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Friends - I know this is outside our remit - broadly - yet feel  its input
may be valid - hope Ok. That said, the arms we shld be halting is the
production in US/UK/Israel and South Africa - I dream on .... best, felicity

Date: Wed, May 29, 2002, 11:27 am


By Justine Smith And Alex Williams

BRITAIN is continuing to sell military hardware to suspect regimes and
countries ravaged by war, corruption and poverty, a Mirror investigation

A third of Britain's Government-approved arms exports go to nations where
there is a risk of provoking or prolonging conflict in defiance of EU codes
of conduct.

Other countries which receive our arms are likely to pass them on to
Britain's strategic enemies, says the Campaign Against the Arms Trade.

To hide the extent of the scandal the Government shrouds the contents of
arms consignments in secrecy, invokes the Official Secrets Act to stop MPs
asking questions and hides behind confidentiality clauses.

It makes a mockery of New Labour's once vaunted claim to pursue an "ethical"
foreign policy. Saferworld campaign group said: "The whole industry is
shrouded in secrecy with manufacturers and politicians hiding behind phrases
such as commercial sensitivity and classified information."

The results of our probe follow John Pilger's disclosures in the Mirror
yesterday that in 2000 Britain armed India and Pakistan with 64million
worth of defence equipment.

The two nuclear powers are now teetering on the brink of all-out war.
Yesterday, despite rising tension, Foreign Secretary Jack Straw said there
were NO plans for an arms embargo.

The denial came after Trade Secretary Patricia Hewitt was said to have
signed an order suspending all arms exports to India and Pakistan.

But a Trade Department spokesman said yesterday: "There is no ban because no
embargo is needed as the existing criteria for assessing applications are
strict enough."

Britain is the world's second biggest arms dealing nation after the US.

The Government approves arms exports worth an average 1billion a year.

But according to the Institute for Strategic Studies they were worth
3.5billion in 2000 alone.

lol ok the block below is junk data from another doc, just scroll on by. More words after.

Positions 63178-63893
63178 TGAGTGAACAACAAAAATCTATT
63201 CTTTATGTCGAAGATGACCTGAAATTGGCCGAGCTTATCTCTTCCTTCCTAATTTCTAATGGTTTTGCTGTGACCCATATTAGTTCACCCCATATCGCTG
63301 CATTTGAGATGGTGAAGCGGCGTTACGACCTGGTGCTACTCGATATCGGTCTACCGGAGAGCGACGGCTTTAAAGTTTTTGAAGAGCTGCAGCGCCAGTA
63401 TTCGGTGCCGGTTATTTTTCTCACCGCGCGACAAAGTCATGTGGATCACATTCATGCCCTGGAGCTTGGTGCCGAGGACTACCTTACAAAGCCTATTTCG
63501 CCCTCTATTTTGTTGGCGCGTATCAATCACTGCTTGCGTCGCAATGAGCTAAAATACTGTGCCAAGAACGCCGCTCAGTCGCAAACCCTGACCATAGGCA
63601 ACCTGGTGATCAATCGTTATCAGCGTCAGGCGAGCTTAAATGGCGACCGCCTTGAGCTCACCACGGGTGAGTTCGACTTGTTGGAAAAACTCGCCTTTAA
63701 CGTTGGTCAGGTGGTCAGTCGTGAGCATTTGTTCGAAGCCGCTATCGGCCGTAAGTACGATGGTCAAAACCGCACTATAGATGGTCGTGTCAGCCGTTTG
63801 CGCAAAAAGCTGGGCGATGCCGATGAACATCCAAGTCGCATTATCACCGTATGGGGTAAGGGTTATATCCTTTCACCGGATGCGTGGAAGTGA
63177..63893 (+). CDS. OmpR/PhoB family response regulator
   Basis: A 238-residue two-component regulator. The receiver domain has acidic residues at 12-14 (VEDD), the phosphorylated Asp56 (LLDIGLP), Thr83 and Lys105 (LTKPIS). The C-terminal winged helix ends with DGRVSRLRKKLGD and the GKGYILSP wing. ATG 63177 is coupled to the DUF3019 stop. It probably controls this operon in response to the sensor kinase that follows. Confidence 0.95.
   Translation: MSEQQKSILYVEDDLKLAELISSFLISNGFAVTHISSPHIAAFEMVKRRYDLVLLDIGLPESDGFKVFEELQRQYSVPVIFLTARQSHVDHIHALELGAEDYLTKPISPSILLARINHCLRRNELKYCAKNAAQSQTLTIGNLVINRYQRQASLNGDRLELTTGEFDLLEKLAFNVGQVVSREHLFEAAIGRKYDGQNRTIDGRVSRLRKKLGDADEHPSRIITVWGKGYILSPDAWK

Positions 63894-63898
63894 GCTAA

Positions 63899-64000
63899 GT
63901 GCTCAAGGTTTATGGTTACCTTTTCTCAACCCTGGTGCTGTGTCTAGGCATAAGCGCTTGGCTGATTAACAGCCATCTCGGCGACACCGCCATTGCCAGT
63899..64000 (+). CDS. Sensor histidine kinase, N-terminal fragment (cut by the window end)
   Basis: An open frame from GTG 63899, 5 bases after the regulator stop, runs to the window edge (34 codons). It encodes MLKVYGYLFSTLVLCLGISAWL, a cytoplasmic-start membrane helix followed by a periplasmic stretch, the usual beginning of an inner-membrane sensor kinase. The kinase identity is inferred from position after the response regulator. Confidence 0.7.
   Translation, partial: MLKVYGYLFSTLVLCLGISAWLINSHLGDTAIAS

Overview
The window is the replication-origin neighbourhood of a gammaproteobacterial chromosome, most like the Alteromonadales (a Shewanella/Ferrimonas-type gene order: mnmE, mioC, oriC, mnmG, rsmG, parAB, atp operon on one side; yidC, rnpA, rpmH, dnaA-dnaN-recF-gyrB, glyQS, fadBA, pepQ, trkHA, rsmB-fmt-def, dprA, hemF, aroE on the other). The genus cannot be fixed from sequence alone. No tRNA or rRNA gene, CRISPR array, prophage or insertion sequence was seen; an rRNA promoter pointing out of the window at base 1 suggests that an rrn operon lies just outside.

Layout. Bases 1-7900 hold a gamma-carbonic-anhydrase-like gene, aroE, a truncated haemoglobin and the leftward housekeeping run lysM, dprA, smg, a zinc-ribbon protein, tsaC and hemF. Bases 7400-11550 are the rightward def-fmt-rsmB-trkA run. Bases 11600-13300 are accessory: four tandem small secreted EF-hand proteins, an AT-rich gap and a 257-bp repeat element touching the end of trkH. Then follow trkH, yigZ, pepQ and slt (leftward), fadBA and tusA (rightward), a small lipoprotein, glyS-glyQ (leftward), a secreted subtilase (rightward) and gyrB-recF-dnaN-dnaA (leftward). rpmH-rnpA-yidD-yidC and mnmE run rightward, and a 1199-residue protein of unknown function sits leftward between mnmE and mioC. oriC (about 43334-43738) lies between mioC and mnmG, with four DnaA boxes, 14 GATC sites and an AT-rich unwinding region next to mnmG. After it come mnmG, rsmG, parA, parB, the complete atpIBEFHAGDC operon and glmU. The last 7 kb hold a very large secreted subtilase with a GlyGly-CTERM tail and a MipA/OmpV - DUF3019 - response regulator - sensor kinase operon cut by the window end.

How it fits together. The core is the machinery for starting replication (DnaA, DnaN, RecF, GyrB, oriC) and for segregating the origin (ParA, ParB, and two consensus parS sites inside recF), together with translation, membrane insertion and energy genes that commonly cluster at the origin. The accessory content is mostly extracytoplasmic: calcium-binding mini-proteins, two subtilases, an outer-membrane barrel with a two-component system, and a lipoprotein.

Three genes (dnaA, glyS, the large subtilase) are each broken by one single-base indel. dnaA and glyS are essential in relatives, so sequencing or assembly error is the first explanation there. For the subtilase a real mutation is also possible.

Ethical codes are meant to bar exports to countries where there is a risk of
weapons being used for external aggression or internal repression. But
Britain sells arms to at least 20 countries in apparent breach of the rules.

Drawing on figures from the Government's Annual Report 2000 on Strategic
Export Controls the Campaign Against the Arms Trade discovered that recent
sales include:

Machine guns worth 6.5million sold to Sierra Leone, 2million worth of
fighter jet parts for Indonesia, 1million worth of military vehicles for
Angola and 1million worth of rifles and military vehicles for pariah state

Also listed were sales to the rogue states branded by President Bush as an
"axis of evil". Iran received 12.5million of defence/attack equipment.

Iraq and North Korea each received 250,000 of unspecified equipment.

CAAT spokesman Richard Bingley said: "Sales to North Korea and Iraq will be
non-offensive supplies such as de-mining equipment.

"But exports to Iran include decrypting technology and other equipment that
could be used in a conflict."

British arms could be used to assert territorial claims in India, Pakistan,
Israel and Lebanon.

In Indonesia, Kenya, Mexico, Turkey, Saudi Arabia and Zambia, they could be
used for internal repression.

Sales to Hong Kong, Jordan, Paraguay and Singapore could be diverted to
rogue recipients.

It is believed China and Turkey buy technology and weapons from the UK which
are then sold on to rogue states.

All arms export licences are approved by the Trade Department after
consultation with the Ministry of Defence, Foreign Office, and Department
for International Development.

But despite protests from campaigners the Government has never investigated
the extent of illicit cross border arms dealing involving weapons made under
British licence.

Mr Bingley said: "The 1996 Scott report identified Jordan and Egypt as
recipients of British arms and likely to pass them on to Iraq.

"Similarly, Britain has supplied arms to Pakistan while it was close to the
Taliban and unlikely to honour guides barring it from sharing British
defence exports with Afghanistan."

The UK imposes arms embargoes according to Government decisions and UN
Security Council resolutions.

Currently certain exports are prohibited to Iraq, Angola and Sierra Leone.
There are arms embargoes against Liberia, Rwanda and Somalia.

But Sam Barratt, Oxfam conflict officer, said: "In the past four years
British arms dealers have supplied arms to Liberia, Sierra Leone, the
Democratic Republic of Congo, Burundi, Eritrea and Zimbabwe.

"Every flight carries an average of 35 tonnes. Laws going through parliament
are unlikely to clamp down on many of these deals and it will be business as
usual for the gunrunners." Further military hardware is sold to desperately
poor countries.

Last year, the Government was condemned for approving a 28million BAe air
traffic control system to Tanzania - one of the world's 10 poorest nations.

Another 3billion contract for Hawk and Jiten jets was approved in South
Africa - 10 times the amount spent there on tackling the Aids epidemic.

Former Foreign Secretary Robin Cook pledged in 1997 to introduce an "ethical
dimension" to foreign policy.

Labour MPs took the promise as a signal for a clampdown on unscrupulous arms
traders. But their hopes were soon dashed.

Powerful weapons companies, which provide thousands of jobs and generate
massive income for the Treasury, successfully argued that foreign
competitors would step in to any vacuum left by Britain.

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